Many suppliers are touting their capabilities to provide both PLC and DCS functionality in their system to make their offerings attractive to the hybrid industries. As we have known, the technology difference between PLC and DCS is quickly disappearing, leaving only the domain expertise and experience of the supplier as a key differentiator. However, gaps in domain expertise are not closed overnight; significant knowledge has been accumulated by suppliers over the last 30 years, so beware of suppliers who are just recently claiming DCS or PLC capabilities in their portfolio. Users who want to ensure that their requirements can be addressed should consider selecting a supplier who has a long and proven track record for delivering both PLC solutions and a full-blown DCS for hybrid applications.
Many of the stereotypes at the past are being replaced, thanks to the convergence of PLC and DCS. This convergence has opened up hybrid applications of a new set options and for those process plants that used PLCs traditionally to control their electrical infrastructure such as Motor Control Centers (MCCs), motors, drives, and while utilizing DCS for regulatory control. Remember, it is not about the technology. Most importantly, it is about the application requirements and what supplier has the best solution, experience, heritage, and breadth of knowledge to meet your requirements, today and tomorrow.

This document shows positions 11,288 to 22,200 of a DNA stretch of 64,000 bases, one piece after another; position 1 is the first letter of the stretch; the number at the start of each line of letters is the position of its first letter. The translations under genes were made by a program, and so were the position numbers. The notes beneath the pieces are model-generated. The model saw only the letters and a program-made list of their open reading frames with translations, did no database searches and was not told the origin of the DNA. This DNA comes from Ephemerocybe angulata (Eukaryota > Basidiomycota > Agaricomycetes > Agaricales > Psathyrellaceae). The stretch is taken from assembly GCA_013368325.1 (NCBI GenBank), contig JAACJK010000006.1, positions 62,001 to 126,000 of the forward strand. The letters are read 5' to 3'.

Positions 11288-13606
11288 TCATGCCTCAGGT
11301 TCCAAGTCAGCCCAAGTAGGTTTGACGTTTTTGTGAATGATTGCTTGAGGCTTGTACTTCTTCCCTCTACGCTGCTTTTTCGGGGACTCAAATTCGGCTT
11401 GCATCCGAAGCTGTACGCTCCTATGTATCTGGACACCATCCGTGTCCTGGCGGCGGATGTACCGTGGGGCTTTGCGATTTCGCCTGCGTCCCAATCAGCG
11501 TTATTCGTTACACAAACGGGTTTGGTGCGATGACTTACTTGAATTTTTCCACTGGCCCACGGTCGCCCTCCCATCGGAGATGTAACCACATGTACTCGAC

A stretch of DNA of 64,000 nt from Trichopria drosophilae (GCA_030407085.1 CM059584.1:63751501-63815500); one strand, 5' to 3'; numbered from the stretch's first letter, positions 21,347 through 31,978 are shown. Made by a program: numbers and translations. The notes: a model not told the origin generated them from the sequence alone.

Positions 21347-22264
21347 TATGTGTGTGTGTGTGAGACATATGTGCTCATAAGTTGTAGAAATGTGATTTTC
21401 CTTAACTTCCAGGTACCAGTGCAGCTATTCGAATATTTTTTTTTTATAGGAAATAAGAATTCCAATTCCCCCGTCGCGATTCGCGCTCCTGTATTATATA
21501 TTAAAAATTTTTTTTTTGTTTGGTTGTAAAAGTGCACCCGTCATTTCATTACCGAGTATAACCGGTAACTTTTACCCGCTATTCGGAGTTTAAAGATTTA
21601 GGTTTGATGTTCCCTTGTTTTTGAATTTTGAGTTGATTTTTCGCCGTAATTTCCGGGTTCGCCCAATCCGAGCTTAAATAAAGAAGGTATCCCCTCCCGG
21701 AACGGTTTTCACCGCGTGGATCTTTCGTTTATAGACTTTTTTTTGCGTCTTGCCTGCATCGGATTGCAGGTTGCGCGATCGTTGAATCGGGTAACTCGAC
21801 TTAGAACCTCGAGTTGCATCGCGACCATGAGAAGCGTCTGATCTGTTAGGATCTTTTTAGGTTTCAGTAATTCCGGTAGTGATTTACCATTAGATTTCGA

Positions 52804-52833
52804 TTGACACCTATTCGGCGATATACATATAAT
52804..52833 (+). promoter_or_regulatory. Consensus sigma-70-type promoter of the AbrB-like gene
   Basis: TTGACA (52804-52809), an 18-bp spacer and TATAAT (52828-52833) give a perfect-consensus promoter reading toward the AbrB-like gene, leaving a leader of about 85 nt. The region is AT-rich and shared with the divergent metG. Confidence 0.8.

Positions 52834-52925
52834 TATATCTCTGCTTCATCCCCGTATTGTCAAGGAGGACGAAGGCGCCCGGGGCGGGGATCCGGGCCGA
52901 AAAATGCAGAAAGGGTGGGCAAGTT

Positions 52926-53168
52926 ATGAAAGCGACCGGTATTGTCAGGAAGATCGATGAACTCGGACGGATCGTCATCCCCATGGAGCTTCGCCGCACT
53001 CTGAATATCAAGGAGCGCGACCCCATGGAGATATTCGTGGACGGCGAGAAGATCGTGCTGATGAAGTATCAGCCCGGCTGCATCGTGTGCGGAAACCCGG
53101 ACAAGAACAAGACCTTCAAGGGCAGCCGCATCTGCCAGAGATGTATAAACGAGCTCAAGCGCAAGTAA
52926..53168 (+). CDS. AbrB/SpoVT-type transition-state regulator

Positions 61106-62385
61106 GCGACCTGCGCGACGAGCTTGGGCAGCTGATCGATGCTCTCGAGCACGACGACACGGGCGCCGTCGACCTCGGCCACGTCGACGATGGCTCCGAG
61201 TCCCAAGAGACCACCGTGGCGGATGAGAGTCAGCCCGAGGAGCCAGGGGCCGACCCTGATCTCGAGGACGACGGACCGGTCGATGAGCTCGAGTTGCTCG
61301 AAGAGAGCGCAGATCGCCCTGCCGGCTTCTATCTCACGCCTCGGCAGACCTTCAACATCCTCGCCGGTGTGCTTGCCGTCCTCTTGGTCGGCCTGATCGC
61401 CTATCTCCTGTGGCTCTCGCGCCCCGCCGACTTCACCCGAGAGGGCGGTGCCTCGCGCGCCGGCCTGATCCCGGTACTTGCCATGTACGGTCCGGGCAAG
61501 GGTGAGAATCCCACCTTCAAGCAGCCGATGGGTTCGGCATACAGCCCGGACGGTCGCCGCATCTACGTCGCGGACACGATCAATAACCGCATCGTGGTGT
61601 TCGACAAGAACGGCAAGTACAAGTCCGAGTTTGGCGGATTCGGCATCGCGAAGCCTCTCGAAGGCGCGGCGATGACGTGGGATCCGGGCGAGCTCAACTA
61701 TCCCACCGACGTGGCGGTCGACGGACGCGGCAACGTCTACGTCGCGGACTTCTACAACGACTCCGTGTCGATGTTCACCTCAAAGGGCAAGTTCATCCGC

Whatever you choose, we hope that you can feel like you have made a better and wiser informed decision based on the information in this paper. You may find that a traditional DCS or PLC no longer meets your requirements. If you have a hybrid application, then you may need a process control system which combines the best of the DCS and PLC, and a supplier who can provide a full offering of both discrete and process capabilities, all based on a common platform.